I presume that most of Yonder’s readers did not watch the military parade in Beijing last Thursday. But with 12,000 soldiers marching and 500 tanks with missiles rolling down Beijing’s main avenue, while 200 airplanes dimmed the skies of the Chinese capital, you must have at least caught a glimpse of this spectacle paraded in every media outlet. It was like something from the golden age of advertising: Chinese military parade in every home!
Obviously, China wanted to demonstrate its military might. Chinese took a lesson from Hollywood, using all available film shooting techniques to underline their power: closeups of the tanks’ barrels pointing the sky, panning shots of millimetrically aligned bodies wearing uniforms and expressionless faces, zoom-ins to the split-second synchronized tapping of the boots – all in front of the gate of the former imperial palace, where on the rostrum the entire Chinese leadership was shown through long tracking shots. In short, the spectacle – or better, the “show-off” – was of such a quality that it was difficult not to notice it.
While the message was clear, it is more difficult to decode to whom it was addressed. The multi-layered narration was built in such a way that there was a bit of something for everyone. The theme of the parade was the celebration of the Allied victory in World War II. While the West celebrates the same event in May, the Chinese now have their own celebration, which coincides with the capitulation of Japan on Sept. 2, 1945. This way, China can celebrates its first day of freedom on the day that Japan evaporated as a military power. But there is a little problem with this, as demonstrated by an anecdote from an article published in the China Story, a publication run by the Australian Centre on China in the World (CIW):
Teacher [in a Chinese class]: Construct a sentence using the expression ‘surprisingly’.
Student: a nation founded in 1949 surprisingly was a victor nation in 1945. Just as surprising is the fact that the same country is celebrating the seventieth anniversary of the victory in the sixty-sixth year of its founding!
Teacher: Get out!
The piece, “Parading the People’s Republic,” contains a well-documented history of all military parades in China after 1949 except the last one. So, if the purpose of Thursday’s parade was to assert that Beijing – and no longer Tokyo – is the regional power, then all of the previous parades, as Geremie Barme and Sang Ye demonstrated in aforementioned piece, have been staged with different political messages – all for the domestic population. In fact, since the establishment of People’s Republic, Tiananmen has always been the altar of power, and the military’s oracle for passing the messages to the people. It’s a ritual that hasn’t changed its liturgy since 1949.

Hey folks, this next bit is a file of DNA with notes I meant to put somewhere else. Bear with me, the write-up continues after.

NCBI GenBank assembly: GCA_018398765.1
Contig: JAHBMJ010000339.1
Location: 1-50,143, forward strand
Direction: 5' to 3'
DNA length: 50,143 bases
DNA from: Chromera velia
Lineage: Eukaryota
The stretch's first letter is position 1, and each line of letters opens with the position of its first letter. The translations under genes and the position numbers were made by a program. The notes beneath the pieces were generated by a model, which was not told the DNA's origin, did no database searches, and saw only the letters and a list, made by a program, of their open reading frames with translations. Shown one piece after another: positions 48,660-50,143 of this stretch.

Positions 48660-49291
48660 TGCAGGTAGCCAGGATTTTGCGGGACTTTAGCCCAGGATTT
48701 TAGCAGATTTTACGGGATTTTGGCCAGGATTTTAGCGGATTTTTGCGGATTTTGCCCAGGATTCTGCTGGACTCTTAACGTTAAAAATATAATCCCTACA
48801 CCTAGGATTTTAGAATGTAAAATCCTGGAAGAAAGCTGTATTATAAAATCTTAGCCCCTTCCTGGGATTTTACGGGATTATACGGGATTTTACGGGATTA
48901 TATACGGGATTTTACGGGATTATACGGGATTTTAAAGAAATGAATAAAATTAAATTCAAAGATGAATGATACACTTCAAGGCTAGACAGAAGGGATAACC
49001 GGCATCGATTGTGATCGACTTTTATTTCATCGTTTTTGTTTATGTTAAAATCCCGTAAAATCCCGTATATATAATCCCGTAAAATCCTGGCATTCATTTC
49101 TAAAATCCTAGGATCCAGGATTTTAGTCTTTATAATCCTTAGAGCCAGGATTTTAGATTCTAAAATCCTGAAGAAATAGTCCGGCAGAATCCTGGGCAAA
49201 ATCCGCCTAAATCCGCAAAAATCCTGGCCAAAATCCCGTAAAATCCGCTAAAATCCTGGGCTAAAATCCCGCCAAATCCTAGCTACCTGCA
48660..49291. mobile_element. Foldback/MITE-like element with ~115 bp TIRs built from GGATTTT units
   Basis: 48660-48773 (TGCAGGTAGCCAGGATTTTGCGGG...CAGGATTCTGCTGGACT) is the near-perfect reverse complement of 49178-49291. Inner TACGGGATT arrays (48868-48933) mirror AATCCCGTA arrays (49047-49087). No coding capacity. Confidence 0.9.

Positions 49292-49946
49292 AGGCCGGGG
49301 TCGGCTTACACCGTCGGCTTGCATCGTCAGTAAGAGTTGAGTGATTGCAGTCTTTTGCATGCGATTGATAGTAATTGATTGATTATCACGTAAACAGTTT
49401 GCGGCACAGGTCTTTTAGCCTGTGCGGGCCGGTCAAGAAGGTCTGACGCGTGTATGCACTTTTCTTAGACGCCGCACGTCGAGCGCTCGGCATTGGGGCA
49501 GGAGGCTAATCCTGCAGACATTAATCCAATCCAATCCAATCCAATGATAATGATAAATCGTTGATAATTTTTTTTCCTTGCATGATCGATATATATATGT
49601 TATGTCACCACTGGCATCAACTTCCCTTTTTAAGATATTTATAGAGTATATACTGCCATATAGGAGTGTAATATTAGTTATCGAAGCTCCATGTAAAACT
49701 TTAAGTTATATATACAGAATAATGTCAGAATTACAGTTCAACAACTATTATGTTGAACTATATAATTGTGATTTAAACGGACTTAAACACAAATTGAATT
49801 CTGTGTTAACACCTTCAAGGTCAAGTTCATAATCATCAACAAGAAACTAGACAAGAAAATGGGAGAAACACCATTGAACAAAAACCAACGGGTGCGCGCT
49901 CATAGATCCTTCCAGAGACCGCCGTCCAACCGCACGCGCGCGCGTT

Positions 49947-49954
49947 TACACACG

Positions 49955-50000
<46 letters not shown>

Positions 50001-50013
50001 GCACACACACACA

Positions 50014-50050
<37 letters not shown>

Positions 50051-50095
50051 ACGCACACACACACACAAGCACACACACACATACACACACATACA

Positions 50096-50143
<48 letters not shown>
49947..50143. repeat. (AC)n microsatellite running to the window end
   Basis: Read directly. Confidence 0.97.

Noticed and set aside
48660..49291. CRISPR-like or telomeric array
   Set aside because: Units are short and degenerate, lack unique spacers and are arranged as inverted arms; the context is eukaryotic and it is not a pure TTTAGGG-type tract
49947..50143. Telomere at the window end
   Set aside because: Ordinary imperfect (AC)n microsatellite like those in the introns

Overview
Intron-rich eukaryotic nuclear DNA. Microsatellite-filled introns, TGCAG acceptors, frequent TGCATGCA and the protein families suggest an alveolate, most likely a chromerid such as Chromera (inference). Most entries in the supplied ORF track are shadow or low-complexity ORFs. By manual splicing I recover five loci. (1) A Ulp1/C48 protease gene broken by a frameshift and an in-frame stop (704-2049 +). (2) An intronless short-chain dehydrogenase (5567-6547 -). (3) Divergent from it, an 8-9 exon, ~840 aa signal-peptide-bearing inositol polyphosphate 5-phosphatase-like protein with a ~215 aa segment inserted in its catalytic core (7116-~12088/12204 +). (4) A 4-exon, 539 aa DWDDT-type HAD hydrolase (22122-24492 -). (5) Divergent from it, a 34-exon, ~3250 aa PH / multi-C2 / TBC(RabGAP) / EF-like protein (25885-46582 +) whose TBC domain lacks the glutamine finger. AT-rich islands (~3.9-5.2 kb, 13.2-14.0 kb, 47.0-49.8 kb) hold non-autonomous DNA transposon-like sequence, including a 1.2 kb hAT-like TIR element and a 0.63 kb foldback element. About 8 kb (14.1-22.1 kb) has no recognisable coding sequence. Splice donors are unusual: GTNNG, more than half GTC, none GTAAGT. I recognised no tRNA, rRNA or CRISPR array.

“It is for this reason, and in contrast to the dizzying economic progress and technological development of urban space, that Tiananmen Square retained the image as the icon of eternal constancy, a symbol of power and the altar on which the Communist Party renews its heavenly mandate,” I wrote (in Slovenian) in an opinion piece on the parade in 2009.
It’s my conviction that even the “70th Anniversary Parade” has been charged with patriotic messages for its domestic audience. Geopolitically speaking, there was no need to stage a costly spectacle to send a message to the world. The Chinese operations in the South China Sea offer a perfect and clear-cut reading to help understand China’s ambitions and its relationship with Japan. The march in Beijing, as threatening as it looked, was not a declaration of war. China is not ready for war.
Instead, as Chris Buckley reminds us in his piece for the New York Times, it is essentially to remember the role of Xi Jinping as the supreme commander of the Chinese military. For a relatively fresh-faced leader, Xi Jinping has accumulated his power very rapidly. Three years ago, when he took over the party, state and military, he started to test the real capacity of the quickly developing Chinese army. It seems like Xi is now in a position to make some drastic changes, which will make the People’s Liberation Army (PLA) more professional and efficient. Buckley’s piece explains this problem very clearly. In the past, the PLA was not only the people’s army, but also a constant employer for youths in the impoverished nation. Then, during Deng Xiaoping’s reforms, the PLA essentially received permission to get rich. For 20 years, generals and other officers ran a parallel economy. When Xi Jinping came into power, he knew that it would be either him or the army. The announcement that the army would reduce its ranks by 300,000 soldiers, tells me that he is very much in control. And while the army had a chance to show off their new toys during the parade, Xi has pressed the commanders to learn how to use them.
China has a complicated system: on one hand, Xi is wrangling with the corrupt PLA. But on the other hand, the PLA represents the country’s unity. Chinese surveillance forces, which are on the sidelines of this game, have used and abused the situation to exercise and vent their own paranoia, as you can read in a second piece from the China Story and in a short but excellent note from Buckley.
And why should we take note? In a few days, Xi Jinping, who is no less enigmatic than Kim Jong Un, is coming to the U.S. for strategic talks with president Obama. There is no way to know what will come out of these talks. So in order to laugh a bit (something Xi never does), treat yourself to some jokes about China’s president, collected by BBC from Chinese social media. Smile, if you can.